Pepcid is popularly known as famotidine. It is an extra label drug (not solely used in cats) used in veterinary medicine. It is a H2 (histamine) blocker or antagonist which is used to block histamine receptors in the stomach.
Histamine is produced by the body during allergic reactions which causes swelling, stomach cramping and spontaneous diarrhea. The H2 receptors in the stomach stimulate the production of stomach acid.
In cases where a cat has ulcers, H2 receptor blockers such as pepcid are prescribed to reduce the production and pH of stomach acid. This gives time for ulcers to heal and to reduce inflammation. Ulcers can be found both in the stomach and in the intestines. It is also prescribed as a form of prophylaxis in senior cats suffering from chronic kidney failure (CKD).
Pepcid for cats is available as an injectable, tablet, syrup and as a transdermal gel. It has various side effects and should be given under the guidance of a licensed veterinarian at the correct dosage. It also interacts with various drugs and becomes ineffective when given together with food.
Below we explore the various uses, side effects and dosage in the use of pepcid in cats.
What is Pepcid?
As mentioned Pepcid also known as famotidine, Pepcid AC or Pepcid RPD is a histamine receptor blocker. It prevents histamine receptors found in the stomach from stimulating the production of stomach acid.
It is an extra label drug used by veterinarians for cats in the treatment of stomach ulcers. It is not approved by the FDA for use in animals.
What is Pepcid used for?
Pepcid is a histamine receptor blocker. Histamine is usually produced in the body during allergic reactions. It is also found in the stomach and is important in stimulating the production of gastric acid in the stomach. Gastric acid has a low ph and is useful in killing bacteria in the stomach, breaking down of proteins to amino acids and providing an optimal environment for the functioning of the enzyme known as pepsin.
Increased acid production often leads to corrosion of the protective inner layer of the stomach leading to the formation of ulcers. Presence of bacteria such Helicobacteur pylori also plays a role by weakening the protective layers allowing the stomach acid to penetrate and injure the inner layer of the stomach forming ulcers.
Ulcers usually affect the stomach as well as the upper parts of the small intestines.
Hyperacidity is commonly found in cases of gastritis, eosophagitis, gastric and esophageal acid reflux. Pepcid is prescribed in such situations to reduce the production of the gastric acid to give time for the ulcers to heal and reduce inflammation. Ulcers are usually accompanied by symptoms such as:
- In appetence
- Blood tinged stool or at time dark stool
- Stomach pain or cramps
Pepcid is also prescribed as a form of prophylaxis. This is in cases of chronic kidney failure common in senior cats. Kidney failure causes a decrease in platelet function which can lead to internal bleeding from the ulcers. Patients suffering from chronic kidney failure are also prescribed long term non-steroidal anti-inflammatory drugs which often lead to stomach ulcers.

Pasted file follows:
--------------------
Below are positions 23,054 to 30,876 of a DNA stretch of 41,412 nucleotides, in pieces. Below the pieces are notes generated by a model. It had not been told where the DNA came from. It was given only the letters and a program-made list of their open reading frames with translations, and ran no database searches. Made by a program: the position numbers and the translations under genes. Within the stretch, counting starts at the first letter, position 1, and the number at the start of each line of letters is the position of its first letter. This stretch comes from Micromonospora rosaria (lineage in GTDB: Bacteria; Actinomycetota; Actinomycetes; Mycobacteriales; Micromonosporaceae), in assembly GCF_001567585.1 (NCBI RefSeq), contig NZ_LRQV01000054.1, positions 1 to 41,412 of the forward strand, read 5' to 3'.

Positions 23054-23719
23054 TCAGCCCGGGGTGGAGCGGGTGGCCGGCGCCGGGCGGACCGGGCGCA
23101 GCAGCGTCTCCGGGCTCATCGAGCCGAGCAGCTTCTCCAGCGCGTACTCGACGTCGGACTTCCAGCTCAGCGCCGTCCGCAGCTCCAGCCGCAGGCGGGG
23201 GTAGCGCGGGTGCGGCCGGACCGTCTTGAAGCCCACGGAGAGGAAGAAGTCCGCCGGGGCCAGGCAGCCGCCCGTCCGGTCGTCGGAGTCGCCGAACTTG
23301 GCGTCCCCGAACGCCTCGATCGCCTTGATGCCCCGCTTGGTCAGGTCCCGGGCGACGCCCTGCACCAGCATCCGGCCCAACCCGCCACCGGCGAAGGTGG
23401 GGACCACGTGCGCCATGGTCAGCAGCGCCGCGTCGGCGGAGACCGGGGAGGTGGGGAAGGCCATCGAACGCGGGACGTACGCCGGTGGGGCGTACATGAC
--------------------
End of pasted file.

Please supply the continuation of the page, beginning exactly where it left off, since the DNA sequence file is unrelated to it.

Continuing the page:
Presence of Helicobacteur pylori bacteria also increases the risk of occurrence of peptic ulcers. In such situations, pepcid is prescribed to lower production of gastric acid to slow down or prevent ulcer formation.
What are the side effects of pepcid?
Pepcid is available in the form of a transdermal gel, injectable, tablets and syrup. Though an extra label drug, veterinarians prescribe it at a dosage of 0.25 – 0.5 mg/lb or 0.5 – 1mg/kg every twelve to twenty four hours.
Pepcid has serious adverse side effects and should be used under the strict guidance of a registered veterinarian. Common side effects observed while in use include:
- Redness of the mouth or ears
- Rapid heart rate
- Collapse and death
If your cat has a known allergy to pepcid other drugs such as cimetidine, ranitidine and nizatidine can be prescribed. They however have a lesser duration of action and are less potent. Common allergic signs include:
- Swollen face
- Pale gums
Pepcid should also not be used together with drugs such as:
It should also be used with care in pregnant and nursing cats. It may also cause weight gain therefore should be used with precaution in cats with heart disease and liver failure.
Storage should be in a cool dark place. In case of a missed dose, the next dose should be taken at the appropriate time or as soon as one remembers. If not taken signs may recur.
Pepcid is an extra label drug used in veterinary medicine for the treating of peptic ulcers in cases such as esophageal and gastric acid reflux, peptic ulcers, parvo virus and gastritis. It is also prescribed to prevent the formation of ulcers in cats suffering from chronic kidney failure which is common.
Pepcid works by blocking histamine receptors in the stomach which stimulate secretion of gastric acid in the stomach. This allows time for the ulcers to heal and also in reducing inflammation.
Pepcid should be given under the strict guidance of a registered veterinarian. The recommended dosage is 0.5 to 1 mg/kg every 12 to 24 hours. Overdosing and underdosing can lead to adverse side effects which can be fatal.
Pepcid should not be given together with food as it reduces it effectiveness. It should also be given two hours before or after with other medication to avoid interaction.
It is also discouraged in pregnant cats or those who are allergic to the drug.
Cats suffering from heart failure or liver failure should be prescribed under strict guidance of a veterinarian as it causes weight gain and impaired metabolism respectively which is detrimental to the health of the cat.